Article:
§ 5. Mr. Teddy Taylor
asked the Chancellor of the Exchequer what is his latest assessment of the net contribution that the United Kingdom will make to the European Economic Community in 1982 in the light of the recent European Economic Community discussions on the contributions issue.
§ Mr. Ridley
The United Kingdom's net budget contribution for 1982 will depend on the outcome of the discussions mentioned by my hon. Friend. I cannot predict what this will be. However, the Council is in any case committed under the agreement of 30 May 1980 to adopt an arrangement granting the United Kingdom refunds in respect of the 1982 budget along the same lines as were agreed for 1980 and 1981.
§ Mr. Taylor
Will my hon. Friend assure us that he will not agree to a one-year temporary rebate settlement as part of a shabby deal in an effort to ensure the continuance of the embargo on trade with Argentina? As the CAP is the root of the budget imbalance, will he assure us that the Treasury at least will resist the plans to have the highest ever food price rise in the EEC farm prices at a time when inflation is falling?
§ Mr. Ridley
The Government will continue to believe that an early agreement on a long-term solution of the problem is infinitely to be preferred as an outcome, both for ourselves and for the Community. In answer to my hon. Friend's other question, he will know that my right hon. Friend the Minister of Agriculture, Fisheries and Food still insists, not only that there is a connection between the budget problem and the agriculture price problem, but that the agricultural solution is not necessarily the right one for us.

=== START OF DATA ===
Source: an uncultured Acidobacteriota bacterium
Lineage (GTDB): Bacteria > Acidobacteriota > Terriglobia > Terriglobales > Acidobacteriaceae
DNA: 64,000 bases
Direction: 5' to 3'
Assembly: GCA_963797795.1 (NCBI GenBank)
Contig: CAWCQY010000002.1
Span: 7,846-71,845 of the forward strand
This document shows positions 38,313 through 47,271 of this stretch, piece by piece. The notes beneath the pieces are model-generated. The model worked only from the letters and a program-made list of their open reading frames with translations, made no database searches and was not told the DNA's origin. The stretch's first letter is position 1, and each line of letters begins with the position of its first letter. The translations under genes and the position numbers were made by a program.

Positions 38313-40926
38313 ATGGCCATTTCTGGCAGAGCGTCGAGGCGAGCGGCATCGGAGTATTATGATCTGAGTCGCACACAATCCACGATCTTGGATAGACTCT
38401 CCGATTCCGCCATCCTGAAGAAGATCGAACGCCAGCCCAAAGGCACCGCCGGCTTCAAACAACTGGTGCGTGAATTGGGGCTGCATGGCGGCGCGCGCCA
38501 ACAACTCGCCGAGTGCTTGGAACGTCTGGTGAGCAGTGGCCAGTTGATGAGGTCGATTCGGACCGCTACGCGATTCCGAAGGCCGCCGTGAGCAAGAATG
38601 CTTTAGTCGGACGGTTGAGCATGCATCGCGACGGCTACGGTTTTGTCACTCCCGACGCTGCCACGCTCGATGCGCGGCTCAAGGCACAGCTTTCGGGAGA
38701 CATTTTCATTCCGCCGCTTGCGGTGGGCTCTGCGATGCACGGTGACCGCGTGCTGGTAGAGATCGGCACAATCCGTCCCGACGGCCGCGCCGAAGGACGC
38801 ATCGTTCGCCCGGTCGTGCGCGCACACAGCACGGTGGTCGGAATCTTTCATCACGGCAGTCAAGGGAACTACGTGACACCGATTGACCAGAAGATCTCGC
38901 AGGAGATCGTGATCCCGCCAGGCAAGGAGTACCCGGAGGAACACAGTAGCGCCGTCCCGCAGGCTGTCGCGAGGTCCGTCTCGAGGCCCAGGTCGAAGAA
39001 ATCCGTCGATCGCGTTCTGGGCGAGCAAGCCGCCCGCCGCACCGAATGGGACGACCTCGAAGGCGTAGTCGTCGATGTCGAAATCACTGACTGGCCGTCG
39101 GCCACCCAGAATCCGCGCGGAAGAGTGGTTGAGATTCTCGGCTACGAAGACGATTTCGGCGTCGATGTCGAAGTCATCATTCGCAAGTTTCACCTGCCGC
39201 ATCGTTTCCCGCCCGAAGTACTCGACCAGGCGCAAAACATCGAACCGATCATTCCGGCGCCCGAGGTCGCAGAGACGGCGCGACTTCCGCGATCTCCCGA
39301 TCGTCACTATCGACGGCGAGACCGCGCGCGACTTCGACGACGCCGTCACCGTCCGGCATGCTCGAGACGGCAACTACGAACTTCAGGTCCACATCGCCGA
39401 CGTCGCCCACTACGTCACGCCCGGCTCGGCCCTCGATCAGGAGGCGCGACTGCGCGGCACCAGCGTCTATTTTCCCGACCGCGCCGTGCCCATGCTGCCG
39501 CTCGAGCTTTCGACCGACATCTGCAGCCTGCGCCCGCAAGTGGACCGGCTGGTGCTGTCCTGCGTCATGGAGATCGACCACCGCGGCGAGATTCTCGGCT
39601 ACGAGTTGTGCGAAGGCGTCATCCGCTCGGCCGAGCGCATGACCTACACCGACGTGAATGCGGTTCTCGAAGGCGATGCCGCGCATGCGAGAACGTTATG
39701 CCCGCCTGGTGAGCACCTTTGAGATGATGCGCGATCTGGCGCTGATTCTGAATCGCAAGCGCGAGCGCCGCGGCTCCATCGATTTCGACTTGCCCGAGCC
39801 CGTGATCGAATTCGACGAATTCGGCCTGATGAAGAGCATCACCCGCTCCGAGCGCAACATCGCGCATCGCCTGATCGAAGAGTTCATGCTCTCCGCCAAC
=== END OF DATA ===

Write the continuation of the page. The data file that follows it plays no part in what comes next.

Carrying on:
§ Mr. Shore
The Minister will be aware that the crucial quest of the British budget contribution to the EEC and the agriculture price decision come together this weekend, and that both decisions are overshadowed—or at least in the shadow of—a decision to be made by the EEC on the renewal of sanctions against Argentina. I ask him to make sure that his right hon. Friends who will be attending the Council fully understand that any backing down by the British Government on either the budget contribution or on the outrageous agriculture prices that have been proposed will not be forgiven by the House of Commons or by the British people. More important, the other countries of the 935 EEC will not be forgiven by the House or the people if they insist on driving home bargains or arrangements that are clearly disadvantageous to this country.
§ Mr. Ridley
I confirm my right hon. Friend's resolve in this matter. As the right hon. Gentleman knows, neither of the two problems to which he referred has yet been solved. We still believe that we cannot agree to the price-fixing proposals when we do not know what the final impact will be on our budgetary position. We must await the next round of negotiations. However, I shall certainly pass on to my right hon. Friend what the right hon. Gentleman said.
§ Mr. Dykes
Is it not absurd how the anti-marketeers keep rabbiting on about the excessive budget contribution, since the net aggregate figure for 1981 was only about £60 million, and the figure for this year is likely, at the most, to be only about £500 million to £600 million, which is one-quarter of the aggregate figure estimated in the original White Paper for the first five years of our membership of the Community?
§ Mr. Ridley
The final outcome for 1981 is not yet entirely firm, although we think that it might be a small positive contribution, rather than a small negative contribution. I remind my hon. Friend that we cannot be certain that the conditions that brought about that happy result in world market prices will necessarily appertain in future years.